- Brachial plexus palsy. A condition resulting from damage to the brachial plexus nerves that can cause paralysis or weakness of 1 or both arms
- Horner’s syndrome. A rare condition that can affect the eyes and face and may result in a drooping eyelid or dilated pupils.
- Compressed umbilical cord. If the umbilical cord gets caught between the baby’s shoulder and the mother’s pelvis, blood flow can be compromised and brain injury could occur.
Doctors’ roles in preventing macrosomia
The best way to prevent fetal macrosomia is to receive adequate prenatal care. Pregnant mothers who remain active during their pregnancies and have their weight gain and blood sugar monitored can greatly reduce their risk of having a baby with fetal macrosomia.
Doctors have a duty to monitor pregnant mothers for potential risk factors for fetal macrosomia and adjust their care as needed. Appropriate monitoring of women during pregnancy includes regularly scheduled:
- Gestational measurements
- Blood tests
- Blood pressure checks
A pregnant mother who receives adequate monitoring and prenatal care from her OB-GYN can significantly reduce her baby’s chances of being born with fetal macrosomia.
When to contact a birth injury attorney
Doctors have a standard of care that they owe to their patients. If it appears that your OB-GYN deviated from the standard of care and that deviation resulted in an injury to you or your baby, you may have cause to file a medical malpractice claim. An experienced birth injury lawyer can review your specific case details and help you determine how to move forward and recover compensation.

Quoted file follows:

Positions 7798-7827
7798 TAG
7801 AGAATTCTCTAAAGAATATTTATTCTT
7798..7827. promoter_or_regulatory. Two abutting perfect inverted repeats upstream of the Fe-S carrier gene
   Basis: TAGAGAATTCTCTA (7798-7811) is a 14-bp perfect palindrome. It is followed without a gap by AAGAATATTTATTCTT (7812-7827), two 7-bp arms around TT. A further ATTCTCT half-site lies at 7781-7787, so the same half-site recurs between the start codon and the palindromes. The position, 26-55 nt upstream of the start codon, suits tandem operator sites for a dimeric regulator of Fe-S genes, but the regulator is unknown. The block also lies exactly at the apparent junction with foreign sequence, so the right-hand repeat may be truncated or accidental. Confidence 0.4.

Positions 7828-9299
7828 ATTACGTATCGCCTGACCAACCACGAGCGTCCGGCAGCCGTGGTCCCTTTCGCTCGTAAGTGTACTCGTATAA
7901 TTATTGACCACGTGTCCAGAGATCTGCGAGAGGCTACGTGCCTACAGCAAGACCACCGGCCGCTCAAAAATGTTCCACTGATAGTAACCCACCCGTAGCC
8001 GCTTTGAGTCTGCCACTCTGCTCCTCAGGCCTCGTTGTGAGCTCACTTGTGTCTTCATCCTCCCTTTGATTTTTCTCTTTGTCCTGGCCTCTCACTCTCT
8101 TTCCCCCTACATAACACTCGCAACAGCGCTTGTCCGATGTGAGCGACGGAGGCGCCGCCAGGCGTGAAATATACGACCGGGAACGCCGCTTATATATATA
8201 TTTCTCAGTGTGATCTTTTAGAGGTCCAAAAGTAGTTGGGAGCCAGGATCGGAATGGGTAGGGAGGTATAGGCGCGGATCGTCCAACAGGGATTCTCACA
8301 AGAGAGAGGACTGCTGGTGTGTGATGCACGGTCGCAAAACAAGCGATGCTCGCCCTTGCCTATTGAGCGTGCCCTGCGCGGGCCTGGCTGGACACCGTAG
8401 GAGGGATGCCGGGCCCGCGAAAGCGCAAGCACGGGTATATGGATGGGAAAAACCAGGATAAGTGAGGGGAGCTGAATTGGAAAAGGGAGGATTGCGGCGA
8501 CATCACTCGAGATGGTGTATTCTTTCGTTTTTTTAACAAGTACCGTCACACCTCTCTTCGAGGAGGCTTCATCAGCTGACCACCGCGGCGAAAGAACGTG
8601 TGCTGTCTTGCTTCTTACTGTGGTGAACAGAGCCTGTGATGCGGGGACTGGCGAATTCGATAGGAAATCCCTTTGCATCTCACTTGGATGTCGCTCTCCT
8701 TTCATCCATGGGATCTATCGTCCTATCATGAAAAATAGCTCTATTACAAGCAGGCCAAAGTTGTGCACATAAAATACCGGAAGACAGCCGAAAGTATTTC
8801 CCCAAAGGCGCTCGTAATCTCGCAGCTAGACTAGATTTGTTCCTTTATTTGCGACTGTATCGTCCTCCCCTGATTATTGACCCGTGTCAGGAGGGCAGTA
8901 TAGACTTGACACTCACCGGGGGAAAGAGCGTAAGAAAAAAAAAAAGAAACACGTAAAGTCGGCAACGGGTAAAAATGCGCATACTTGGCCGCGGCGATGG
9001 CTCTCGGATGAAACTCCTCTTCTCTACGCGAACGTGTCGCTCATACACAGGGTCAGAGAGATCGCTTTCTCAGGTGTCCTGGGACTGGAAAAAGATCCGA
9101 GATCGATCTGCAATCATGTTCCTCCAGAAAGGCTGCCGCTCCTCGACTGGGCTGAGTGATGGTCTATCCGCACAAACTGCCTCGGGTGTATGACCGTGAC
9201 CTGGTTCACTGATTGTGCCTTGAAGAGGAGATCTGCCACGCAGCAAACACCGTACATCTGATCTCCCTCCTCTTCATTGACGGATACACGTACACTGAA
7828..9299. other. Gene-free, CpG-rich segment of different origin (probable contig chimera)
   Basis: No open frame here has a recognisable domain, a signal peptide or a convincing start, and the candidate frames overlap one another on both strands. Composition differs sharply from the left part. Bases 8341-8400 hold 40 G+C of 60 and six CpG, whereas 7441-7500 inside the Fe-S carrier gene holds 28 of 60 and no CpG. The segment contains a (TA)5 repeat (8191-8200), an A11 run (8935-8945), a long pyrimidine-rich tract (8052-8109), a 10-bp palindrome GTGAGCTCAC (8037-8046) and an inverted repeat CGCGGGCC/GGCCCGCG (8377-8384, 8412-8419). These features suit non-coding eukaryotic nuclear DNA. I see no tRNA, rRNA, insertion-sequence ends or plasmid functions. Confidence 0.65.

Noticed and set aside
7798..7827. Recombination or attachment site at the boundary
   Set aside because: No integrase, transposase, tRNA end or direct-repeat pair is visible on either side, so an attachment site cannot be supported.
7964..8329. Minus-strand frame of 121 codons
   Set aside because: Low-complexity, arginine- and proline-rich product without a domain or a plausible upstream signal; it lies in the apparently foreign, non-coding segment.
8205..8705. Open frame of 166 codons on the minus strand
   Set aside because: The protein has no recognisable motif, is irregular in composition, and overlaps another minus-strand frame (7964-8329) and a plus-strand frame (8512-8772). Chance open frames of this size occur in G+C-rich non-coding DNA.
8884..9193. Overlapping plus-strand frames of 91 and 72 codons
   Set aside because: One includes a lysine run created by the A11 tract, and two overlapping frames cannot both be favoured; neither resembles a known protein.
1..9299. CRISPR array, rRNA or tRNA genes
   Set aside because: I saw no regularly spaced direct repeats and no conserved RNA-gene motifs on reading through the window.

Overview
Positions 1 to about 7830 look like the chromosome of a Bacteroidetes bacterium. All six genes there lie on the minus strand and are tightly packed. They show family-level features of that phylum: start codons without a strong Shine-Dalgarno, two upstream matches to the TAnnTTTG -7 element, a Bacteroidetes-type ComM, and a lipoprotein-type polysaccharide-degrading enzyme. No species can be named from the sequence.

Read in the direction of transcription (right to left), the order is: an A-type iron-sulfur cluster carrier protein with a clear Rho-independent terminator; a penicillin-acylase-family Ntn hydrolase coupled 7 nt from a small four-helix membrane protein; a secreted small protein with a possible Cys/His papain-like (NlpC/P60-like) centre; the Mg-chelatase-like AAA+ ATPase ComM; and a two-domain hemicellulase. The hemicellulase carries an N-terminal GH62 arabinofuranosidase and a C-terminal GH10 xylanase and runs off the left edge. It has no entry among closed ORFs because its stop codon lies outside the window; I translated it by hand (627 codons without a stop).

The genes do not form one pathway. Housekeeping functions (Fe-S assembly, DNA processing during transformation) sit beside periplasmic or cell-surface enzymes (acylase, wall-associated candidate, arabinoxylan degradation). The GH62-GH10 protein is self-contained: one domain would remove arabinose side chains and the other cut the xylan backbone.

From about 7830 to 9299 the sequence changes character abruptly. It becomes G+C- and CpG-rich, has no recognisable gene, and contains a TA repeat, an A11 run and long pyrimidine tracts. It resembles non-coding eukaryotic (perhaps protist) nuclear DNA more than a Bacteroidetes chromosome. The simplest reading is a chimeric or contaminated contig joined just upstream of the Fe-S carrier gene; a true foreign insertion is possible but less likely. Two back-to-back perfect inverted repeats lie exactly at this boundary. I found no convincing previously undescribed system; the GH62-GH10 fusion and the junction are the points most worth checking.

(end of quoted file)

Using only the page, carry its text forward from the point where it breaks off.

If you believe your baby was injured as the result of a medical professional’s negligence, contact Laura Brown at Brown Trial Firm. Laura has dedicated her practice to advocating for children who have suffered birth injuries, serving families nationwide. She’ll investigate the truth and help you get the compensation you need to pay for the long-term medical care your child needs. Contact her today for your free consultation.
- Baby’s Skull Not Fused at Birth
- Birth Injury from Premature Delivery
- Brachial Plexus Nerves & Erb’s Palsy
- Caput Succedaneum and Cephalohematoma
- Cerebral Palsy
- Cesarean Section & Birth Injury
- Developmental Delays
- Facial Paralysis
- Fetal Intolerance to Labor
- Medication Side Effects
- Jaundice (Kernicterus)
- Medical Errors
- Abnormal Cord Insertion
- Blighted Ovum
- Breech Position
- Necrotizing Enterocolitis (NEC)
- Cephalopelvic Disproportion
- Fetal Macrosomia
- Fertility Treatments
- Fractures and Broken Bones At Birth
- G-Tubes for Newborns
(Hemiplegic Cerebral Palsy)
- Hemorrhagic Stroke
- Infections at Birth
- Meconium Aspiration Syndrome
- Negligence in Brain Cooling Treatment
- Bell’s Palsy
- Infant Seizures
- Periventricular Leukomalacia (PVL)
- Neonatal Stroke
- Zofran Birth Injury
- Myths & Facts About Birth Injuries
- Blood Clots
- Pitocin Birth Injuries
- HELLP Syndrome
- Obesity Related Birth Injuries
- Placental Complications
- Placental Problems
- Spastic Diplegia
- Spinal Cord Injuries
- Umbilical Cord Problems
- Uterine Hyperstimulation
- Uterine Rupture
- Craniosacral Therapy
- Neonatal Intracranial Hemorrhage
(Childbirth Brain Bleeds)
- Bacterial Vaginosis
- Amniotic Fluid Embolism
- Cervical Incompetence (Insufficiency)
- Cervical Dystonia
- Ectopic Pregnancy Misdiagnosis
- Premature Birth
- Intrauterine Growth Restriction